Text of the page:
your printer to their paper. I now get results that surpass dearer 3rd
    party paper. The only canon paper pro i used was the sample stuff enclosed.

    Kodaks share price dropped in the short term due to their 1 billion
    investment in digital which meant a lower dividend end of year per share. I
    imagine that would reduce their value. Obviously the money markets looking
    at the short term.

    The main points i raised were in response to the "lucky to have a
    handcranked radio". If that is true then access to a minilab is unlikely.
    Same goes for powersupplies. Which is pre requisite for a minilab.
    £250,000 lab running off a £250 petrol generator? nah!

    Haves and have nots. On an individual basis maybe in western world but
    people here are worried that rural areas may not get broadband due to
    economics therefore subsidies. There is also the nhs and social security.
    All in all if a town in england had a major disaster there would be plenty
    of aid available concerts benefits etc. Not to mention military engineers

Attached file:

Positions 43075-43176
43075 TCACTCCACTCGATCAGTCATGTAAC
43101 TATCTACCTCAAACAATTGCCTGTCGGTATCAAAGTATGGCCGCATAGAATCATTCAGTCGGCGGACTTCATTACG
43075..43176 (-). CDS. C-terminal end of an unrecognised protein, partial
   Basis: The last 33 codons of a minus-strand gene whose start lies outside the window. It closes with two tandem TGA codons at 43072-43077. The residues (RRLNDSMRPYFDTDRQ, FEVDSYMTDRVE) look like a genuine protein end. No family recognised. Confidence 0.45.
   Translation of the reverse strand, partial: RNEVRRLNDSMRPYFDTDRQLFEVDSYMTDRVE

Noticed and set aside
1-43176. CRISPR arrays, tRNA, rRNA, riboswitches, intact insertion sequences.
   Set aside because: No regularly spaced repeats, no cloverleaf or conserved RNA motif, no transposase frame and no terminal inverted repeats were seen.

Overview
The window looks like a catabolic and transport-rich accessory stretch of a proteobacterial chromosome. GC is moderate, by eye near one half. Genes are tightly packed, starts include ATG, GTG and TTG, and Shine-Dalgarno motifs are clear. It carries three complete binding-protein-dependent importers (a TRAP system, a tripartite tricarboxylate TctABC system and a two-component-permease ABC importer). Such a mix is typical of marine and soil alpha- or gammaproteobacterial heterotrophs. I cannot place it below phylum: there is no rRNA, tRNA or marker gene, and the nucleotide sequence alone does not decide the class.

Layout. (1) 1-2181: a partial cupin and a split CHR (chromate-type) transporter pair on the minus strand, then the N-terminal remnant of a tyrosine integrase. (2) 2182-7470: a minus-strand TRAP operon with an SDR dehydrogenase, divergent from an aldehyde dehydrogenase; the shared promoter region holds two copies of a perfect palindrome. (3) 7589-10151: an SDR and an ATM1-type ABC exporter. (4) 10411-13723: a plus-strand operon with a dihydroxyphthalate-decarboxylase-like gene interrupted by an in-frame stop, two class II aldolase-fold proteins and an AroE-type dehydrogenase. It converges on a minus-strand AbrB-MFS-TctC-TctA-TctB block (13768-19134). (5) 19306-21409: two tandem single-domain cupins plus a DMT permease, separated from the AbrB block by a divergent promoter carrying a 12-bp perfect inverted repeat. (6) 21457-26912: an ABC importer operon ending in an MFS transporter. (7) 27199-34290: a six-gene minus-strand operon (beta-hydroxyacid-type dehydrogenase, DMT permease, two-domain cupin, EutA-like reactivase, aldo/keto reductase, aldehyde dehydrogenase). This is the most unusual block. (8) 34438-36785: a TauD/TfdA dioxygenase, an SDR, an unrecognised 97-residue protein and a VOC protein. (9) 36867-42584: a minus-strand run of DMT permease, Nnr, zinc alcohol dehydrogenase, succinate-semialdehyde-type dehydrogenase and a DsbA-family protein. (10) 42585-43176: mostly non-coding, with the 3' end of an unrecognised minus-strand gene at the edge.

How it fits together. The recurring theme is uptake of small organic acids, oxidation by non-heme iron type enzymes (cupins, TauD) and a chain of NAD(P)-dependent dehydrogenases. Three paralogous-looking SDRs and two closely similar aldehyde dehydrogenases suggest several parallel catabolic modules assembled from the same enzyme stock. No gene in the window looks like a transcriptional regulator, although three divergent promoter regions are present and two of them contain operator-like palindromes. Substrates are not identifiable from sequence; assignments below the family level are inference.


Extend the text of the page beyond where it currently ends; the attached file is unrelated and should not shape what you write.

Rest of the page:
and volunteers going in to clean up and money made available and emergency
    plans for food etc. The media make out that africa is one big mud hut
    township. It took a media teacher at college to point out the difference
    and the reasons for the purveying perceptions. Otherwise why aren't the
    bastards in the big towns supplying money for water pipes etc. You see all
    these people slogging away with pick axes. English volunteers joining in.
    yeah took us six months by hand. All it takes is one local corporation to
    lend a JCB for a week and job done. I despair of the human race i really

    In view of that this talk of exploiting emerging markets. The main players